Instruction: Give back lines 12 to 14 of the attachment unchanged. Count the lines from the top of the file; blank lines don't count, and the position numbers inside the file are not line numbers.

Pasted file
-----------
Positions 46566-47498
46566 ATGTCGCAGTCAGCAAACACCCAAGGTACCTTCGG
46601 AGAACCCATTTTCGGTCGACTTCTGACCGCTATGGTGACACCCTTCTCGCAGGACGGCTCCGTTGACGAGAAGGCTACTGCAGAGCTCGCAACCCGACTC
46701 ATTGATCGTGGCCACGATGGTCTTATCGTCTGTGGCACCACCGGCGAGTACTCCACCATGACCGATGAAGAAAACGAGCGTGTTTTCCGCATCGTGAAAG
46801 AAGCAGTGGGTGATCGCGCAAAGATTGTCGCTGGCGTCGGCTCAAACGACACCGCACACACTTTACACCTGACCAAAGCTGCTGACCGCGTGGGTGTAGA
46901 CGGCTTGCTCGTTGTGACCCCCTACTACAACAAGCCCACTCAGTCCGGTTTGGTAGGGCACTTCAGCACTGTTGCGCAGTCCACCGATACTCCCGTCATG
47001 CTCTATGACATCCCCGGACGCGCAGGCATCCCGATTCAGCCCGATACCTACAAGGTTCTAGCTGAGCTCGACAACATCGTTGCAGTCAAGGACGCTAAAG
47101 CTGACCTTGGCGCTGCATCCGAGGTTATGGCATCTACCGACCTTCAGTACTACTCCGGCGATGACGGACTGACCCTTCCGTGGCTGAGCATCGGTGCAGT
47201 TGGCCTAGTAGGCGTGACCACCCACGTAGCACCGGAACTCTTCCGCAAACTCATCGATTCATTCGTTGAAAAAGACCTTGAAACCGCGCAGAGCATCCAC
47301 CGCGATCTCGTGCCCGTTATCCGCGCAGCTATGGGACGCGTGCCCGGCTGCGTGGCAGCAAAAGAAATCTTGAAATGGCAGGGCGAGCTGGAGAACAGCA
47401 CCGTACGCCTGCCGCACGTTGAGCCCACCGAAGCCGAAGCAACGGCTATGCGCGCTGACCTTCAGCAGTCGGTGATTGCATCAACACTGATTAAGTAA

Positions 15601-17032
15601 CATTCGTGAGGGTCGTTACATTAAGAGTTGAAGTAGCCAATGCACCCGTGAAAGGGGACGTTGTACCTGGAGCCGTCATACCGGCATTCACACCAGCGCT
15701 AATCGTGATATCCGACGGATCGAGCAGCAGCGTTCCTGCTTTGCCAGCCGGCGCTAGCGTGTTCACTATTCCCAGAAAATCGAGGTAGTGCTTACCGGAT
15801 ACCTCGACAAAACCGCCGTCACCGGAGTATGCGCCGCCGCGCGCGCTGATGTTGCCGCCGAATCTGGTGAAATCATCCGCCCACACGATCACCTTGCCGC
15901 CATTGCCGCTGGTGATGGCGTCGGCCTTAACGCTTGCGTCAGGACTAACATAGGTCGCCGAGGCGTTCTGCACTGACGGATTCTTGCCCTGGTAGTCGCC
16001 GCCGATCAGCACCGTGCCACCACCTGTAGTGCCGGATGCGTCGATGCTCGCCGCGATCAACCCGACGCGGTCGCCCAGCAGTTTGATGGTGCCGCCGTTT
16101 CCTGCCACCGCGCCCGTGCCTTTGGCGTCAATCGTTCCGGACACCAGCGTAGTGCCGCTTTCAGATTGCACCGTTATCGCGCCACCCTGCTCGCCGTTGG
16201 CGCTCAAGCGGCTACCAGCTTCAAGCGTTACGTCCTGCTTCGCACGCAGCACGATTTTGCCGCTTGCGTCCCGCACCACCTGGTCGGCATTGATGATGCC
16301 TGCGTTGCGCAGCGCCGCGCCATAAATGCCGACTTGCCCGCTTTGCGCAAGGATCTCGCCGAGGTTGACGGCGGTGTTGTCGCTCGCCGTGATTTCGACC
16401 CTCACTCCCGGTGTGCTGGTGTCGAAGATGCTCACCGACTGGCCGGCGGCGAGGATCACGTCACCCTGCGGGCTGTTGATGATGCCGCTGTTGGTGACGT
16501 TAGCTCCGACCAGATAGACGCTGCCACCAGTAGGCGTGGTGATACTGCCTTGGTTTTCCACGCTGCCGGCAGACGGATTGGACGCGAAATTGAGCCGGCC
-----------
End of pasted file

Positions 15601-17032
15601 CATTCGTGAGGGTCGTTACATTAAGAGTTGAAGTAGCCAATGCACCCGTGAAAGGGGACGTTGTACCTGGAGCCGTCATACCGGCATTCACACCAGCGCT
15701 AATCGTGATATCCGACGGATCGAGCAGCAGCGTTCCTGCTTTGCCAGCCGGCGCTAGCGTGTTCACTATTCCCAGAAAATCGAGGTAGTGCTTACCGGAT